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PostHeaderIcon Learn how to count your outs

Any card that after revealing may improve your hand is called an out. Obviously, before you start counting the outs, you need to learn the combinations of poker, so start with this topic, if you have not studied it. After you have learnt the hands ranking, you have to learn how to read the cards on the table and see what are the possible hands you can form later, what are the chances to improve it. In order to do that, see the simple statistics below that shows the most popular situations in which you may be involved after the flop.

Two end straight draw – 8 outs; one end straight draw – 4 outs; a flush draw – 9 outs; two end straight draw and flush draw – 15 outs; two cards to full house – 6 outs on the flop, 9 on the turn (add one more out which will help you form a four of a kind); one card to a set on the flop – 2 outs.

Two end straight draw – you have 4 cards in sequence. For example: your pocket cards are 8 of spades and 9 of hearts; the flop is 6 of hearts, 7 of clubs and 2 of spades.

One end straight draw – you need only one card to form a straight. It may be an inside straight draw (when you miss a card in the middle). For example: your pocket cards are 8 of spades and 9 of hearts; the flop is 6 of hearts, 10 of clubs and 2 of spades.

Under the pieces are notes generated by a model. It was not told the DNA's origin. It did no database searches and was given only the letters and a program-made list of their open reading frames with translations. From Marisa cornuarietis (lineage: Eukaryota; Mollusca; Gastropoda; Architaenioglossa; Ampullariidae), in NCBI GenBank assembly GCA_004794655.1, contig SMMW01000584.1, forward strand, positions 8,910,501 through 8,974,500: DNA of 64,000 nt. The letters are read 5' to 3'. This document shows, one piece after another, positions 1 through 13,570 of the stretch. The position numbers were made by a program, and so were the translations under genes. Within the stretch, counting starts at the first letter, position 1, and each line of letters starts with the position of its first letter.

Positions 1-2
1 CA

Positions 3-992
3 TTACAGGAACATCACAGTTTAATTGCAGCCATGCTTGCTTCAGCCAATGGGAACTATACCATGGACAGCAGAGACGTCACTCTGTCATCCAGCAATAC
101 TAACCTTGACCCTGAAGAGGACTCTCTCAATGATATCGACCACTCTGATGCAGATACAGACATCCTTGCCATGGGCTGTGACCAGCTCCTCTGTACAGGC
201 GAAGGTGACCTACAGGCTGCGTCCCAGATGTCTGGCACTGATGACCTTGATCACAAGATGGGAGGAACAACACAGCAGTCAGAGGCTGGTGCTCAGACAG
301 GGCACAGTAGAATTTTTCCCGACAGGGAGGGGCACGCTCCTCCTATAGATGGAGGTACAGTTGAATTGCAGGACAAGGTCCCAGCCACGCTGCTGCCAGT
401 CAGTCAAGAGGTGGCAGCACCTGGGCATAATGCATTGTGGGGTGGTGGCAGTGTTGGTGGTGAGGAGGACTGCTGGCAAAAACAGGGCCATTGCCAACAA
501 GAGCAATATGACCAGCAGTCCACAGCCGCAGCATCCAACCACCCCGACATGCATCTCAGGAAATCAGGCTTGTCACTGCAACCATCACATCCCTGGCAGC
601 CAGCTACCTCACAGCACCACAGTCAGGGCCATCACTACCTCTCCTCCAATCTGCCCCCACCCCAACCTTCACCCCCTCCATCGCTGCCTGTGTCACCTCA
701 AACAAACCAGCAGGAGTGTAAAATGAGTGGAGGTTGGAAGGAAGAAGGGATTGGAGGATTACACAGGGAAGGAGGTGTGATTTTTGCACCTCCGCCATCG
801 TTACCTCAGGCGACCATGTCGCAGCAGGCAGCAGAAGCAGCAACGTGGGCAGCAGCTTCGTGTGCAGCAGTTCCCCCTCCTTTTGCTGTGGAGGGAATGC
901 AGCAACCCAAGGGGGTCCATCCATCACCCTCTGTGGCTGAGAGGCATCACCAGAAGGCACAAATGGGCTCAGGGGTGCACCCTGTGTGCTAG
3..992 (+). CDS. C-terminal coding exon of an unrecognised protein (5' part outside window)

Flush draw – you have 4 cards of one suit. For example: your hand is 8 of spades and 9 of spades; the flop is 6 of spades, king of clubs and 2 of spades.

Two end straight draw and flush draw – you have two ended straight draw as well as flush draw. For example: your pocket cards are 8 of spades and 9 of spades; the flop is 6 of spades, 7 of spades and 2 of hearts.

Two cards to a full house – you have a three of a kind i.e. 3 cards of the same rank. For example: your pocket cards are 8 of spades and 8 of hearts; the flop is 8 of diamonds, 7 of spades and 2 of hearts.
One card to a set – you have a pocket pair. For example, your pocket cards are 8 of spades and 8 of hearts; the flop is 6 of spades, 7 of spades and 2 of hearts.

The more time you spend exercising how to calculate the outs, the easier this procedure will become. Any card that will help you to form a high combination is considered an out. But be careful and do not count those outs which may help your opponent to form a better combination. For example, if you have a two ended straight draw and the flop revealed two cards of one suit, you have only 6 outs since the two cards that will complete your straight will complete the flush of your opponent with a flush draw. Once calculating the outs is not a problem for you any more, you are ready to move to the next stage.

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